Ballot Measure 1 in Alaska will likely send discouraging message to future oil and gas investors

Ballot Measure 1 in Alaska Will Likely Send Discouraging Message to Future Oil and Gas Investors


Following the news on Alaska Ballot Measure 1, through which voters in the state will decide on whether taxes on oil should be increased for selected fields; Gregory Bosunga, Oil & Gas Analyst at GlobalData, a leading data and analytics company, offers his view on the current events:

“If approved, the Alaska Ballot Measure 1 will likely impact the medium-to-long-term investment outlook in oil and gas for the state. In a way, it is a signal for how existing or new upstream projects in Alaska could face more restrictions in form of regulations or taxes. Also, in this coming U.S. election there is a risk for Alaska producers, with respect to exposure to federal lands, as a new Democratic administration promises no new leasing will be allowed.

“More importantly Alaska needs to revert its declining production to increase the state revenues and the approval of ballot can impact some new projects and discourage future developments. For instance, ConocoPhillips might end up delaying its Willow development. The operator has already reduced its 2020 development spending in Alaska by $400m.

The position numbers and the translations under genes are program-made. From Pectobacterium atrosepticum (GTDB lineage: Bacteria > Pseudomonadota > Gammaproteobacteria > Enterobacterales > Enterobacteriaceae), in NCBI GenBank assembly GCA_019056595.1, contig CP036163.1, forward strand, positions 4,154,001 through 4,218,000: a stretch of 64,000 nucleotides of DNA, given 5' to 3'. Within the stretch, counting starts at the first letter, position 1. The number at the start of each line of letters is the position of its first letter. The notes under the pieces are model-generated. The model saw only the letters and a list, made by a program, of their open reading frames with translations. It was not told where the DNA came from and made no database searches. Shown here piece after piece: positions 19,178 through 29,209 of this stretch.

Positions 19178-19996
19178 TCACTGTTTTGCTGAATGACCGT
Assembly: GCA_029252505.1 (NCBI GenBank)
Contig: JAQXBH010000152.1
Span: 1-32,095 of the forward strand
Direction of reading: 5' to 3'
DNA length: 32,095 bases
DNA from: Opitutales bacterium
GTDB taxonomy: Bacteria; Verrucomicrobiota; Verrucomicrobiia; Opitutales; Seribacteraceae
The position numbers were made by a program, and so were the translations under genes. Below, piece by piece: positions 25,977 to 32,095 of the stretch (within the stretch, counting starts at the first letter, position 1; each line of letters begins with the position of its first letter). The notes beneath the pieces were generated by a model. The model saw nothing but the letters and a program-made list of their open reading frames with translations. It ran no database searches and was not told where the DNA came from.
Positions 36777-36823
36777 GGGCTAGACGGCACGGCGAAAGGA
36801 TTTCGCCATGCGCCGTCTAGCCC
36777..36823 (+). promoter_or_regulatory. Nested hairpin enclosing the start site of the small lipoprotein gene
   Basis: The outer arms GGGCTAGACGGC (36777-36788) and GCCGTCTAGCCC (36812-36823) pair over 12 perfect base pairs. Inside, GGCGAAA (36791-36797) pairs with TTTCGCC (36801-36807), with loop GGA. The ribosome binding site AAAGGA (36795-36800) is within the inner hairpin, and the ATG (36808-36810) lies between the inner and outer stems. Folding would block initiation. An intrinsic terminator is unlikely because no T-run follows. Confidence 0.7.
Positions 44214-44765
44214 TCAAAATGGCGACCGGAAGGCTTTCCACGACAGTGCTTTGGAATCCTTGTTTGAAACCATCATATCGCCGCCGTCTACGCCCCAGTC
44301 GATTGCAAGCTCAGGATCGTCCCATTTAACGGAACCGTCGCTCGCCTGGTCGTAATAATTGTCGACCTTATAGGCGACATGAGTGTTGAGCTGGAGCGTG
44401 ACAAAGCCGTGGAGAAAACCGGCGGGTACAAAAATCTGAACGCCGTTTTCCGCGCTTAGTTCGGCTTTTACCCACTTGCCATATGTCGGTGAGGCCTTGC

“With the issue of exposure to federal lands due to a possible banning in leasing, if Candidate Biden wins the election, there is an additional challenge for future oil production. In Alaska, remaining resources in federal lands are important for new projects – for instance in the federal National Petroleum Reserve Area (NPRA), projects such as Willow and Horseshoe offer a possibility to increase production in the next decade by over 150 thousand barrels per day, helping mitigate the ongoing output decline. In short, the nature of the oil and gas projects in Alaska require long lead times and current uncertainties from oil demand and potential new regulations, will likely challenge the future oil investment and production in the state.”

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